SBA financial report ‘inflated’: auditors

SBA members to vote on recommendations at special July 9 meeting

A case of “wishful thinking” has the Sidney Business Association’s financial statements looking inflated.

“Basically where we are now, looking at their most recent statements which were May, many of those should not have been receivables as such. It was wishful thinking basically,” said Richard Talbot of Talbot Consultants, an SBA member on the audit committee reviewing the association’s 2011 financials.

SBA members, concerned about a lack of information in the statements, asked for a review starting in May. A special general meeting for members has been called for July 9 to discuss the audit committee’s findings.

Among those findings, said Angus Matthews, executive director of the Shaw Ocean Discovery Centre (an SBA member) is little marketing was done to bring visitors to tourists.

“The declared objective of the organization is to bring more footsteps to Beacon Avenue,” he said, adding the summer market, which is run by the SBA, is one of the town’s bigger tourist draws.

“In fairness it’s a small organization …[but] it was rather alarming to us that over $100,000 was spent on administration costs.”

At the July 9 meeting, members will discuss the three-person audit committee’s recommendations.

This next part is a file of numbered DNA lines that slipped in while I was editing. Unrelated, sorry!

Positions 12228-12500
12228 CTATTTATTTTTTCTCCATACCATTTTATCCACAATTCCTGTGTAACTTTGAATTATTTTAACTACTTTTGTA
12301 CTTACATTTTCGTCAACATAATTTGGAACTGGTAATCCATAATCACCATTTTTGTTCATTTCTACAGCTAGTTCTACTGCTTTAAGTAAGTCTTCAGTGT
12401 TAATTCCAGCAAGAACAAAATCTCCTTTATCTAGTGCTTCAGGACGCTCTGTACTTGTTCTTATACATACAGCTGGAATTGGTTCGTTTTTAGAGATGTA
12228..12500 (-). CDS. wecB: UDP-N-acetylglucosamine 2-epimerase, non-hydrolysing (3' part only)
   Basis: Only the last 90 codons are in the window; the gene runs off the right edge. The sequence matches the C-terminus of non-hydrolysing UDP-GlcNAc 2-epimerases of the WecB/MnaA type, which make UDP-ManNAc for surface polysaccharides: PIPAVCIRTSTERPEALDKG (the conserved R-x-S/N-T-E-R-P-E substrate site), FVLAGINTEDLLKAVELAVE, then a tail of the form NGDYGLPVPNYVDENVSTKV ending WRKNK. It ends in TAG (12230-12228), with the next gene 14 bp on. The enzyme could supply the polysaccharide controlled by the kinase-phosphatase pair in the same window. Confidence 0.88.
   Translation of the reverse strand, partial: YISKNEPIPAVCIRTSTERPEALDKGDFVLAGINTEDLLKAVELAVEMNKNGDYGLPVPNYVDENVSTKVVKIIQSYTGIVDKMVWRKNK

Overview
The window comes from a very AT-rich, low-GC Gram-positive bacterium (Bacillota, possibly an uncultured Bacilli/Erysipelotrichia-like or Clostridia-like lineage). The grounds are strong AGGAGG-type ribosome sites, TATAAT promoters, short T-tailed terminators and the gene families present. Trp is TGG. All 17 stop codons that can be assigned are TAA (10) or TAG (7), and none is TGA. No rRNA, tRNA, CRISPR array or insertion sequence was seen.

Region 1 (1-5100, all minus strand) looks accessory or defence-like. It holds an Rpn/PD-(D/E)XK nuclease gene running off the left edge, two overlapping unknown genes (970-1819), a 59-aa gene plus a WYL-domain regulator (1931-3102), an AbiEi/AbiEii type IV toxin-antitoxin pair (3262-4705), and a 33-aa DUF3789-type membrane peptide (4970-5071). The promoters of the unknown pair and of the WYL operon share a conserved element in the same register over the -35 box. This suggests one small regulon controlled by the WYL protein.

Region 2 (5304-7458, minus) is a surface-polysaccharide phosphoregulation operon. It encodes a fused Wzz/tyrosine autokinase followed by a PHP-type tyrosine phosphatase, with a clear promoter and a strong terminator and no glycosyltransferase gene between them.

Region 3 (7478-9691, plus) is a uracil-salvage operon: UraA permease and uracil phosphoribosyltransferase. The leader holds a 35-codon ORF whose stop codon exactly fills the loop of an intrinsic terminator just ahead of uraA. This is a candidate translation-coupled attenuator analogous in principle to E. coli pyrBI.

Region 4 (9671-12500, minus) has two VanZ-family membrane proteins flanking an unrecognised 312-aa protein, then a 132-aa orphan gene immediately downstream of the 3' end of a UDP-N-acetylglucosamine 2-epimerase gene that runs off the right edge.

“Our recommendation was to apply common sense and sound business practices and end wishful thinking,” Talbot said. “Obviously that’s going to make the finances look shakier – a deficit really.”

According to the committee, made up of Talbot, Matthews and Jane Powell, owner of Buddies Toys, receivables were four times higher in 2011 than 2010, at $20,145. They were just over $5,000 the year before.

Matthews writes in his summary: “$10,631 was billed out in December, accounting for half of the receivables and significantly inflating the assets just prior to year end.”

“Every board wants to make [the finances] look good to the membership,” Talbot said. “Like Enron, you’re better off to tell them the truth of the situation. Don’t try to pull the wool over their eyes because you’ll get caught.”

 

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SBA finances under the microscope

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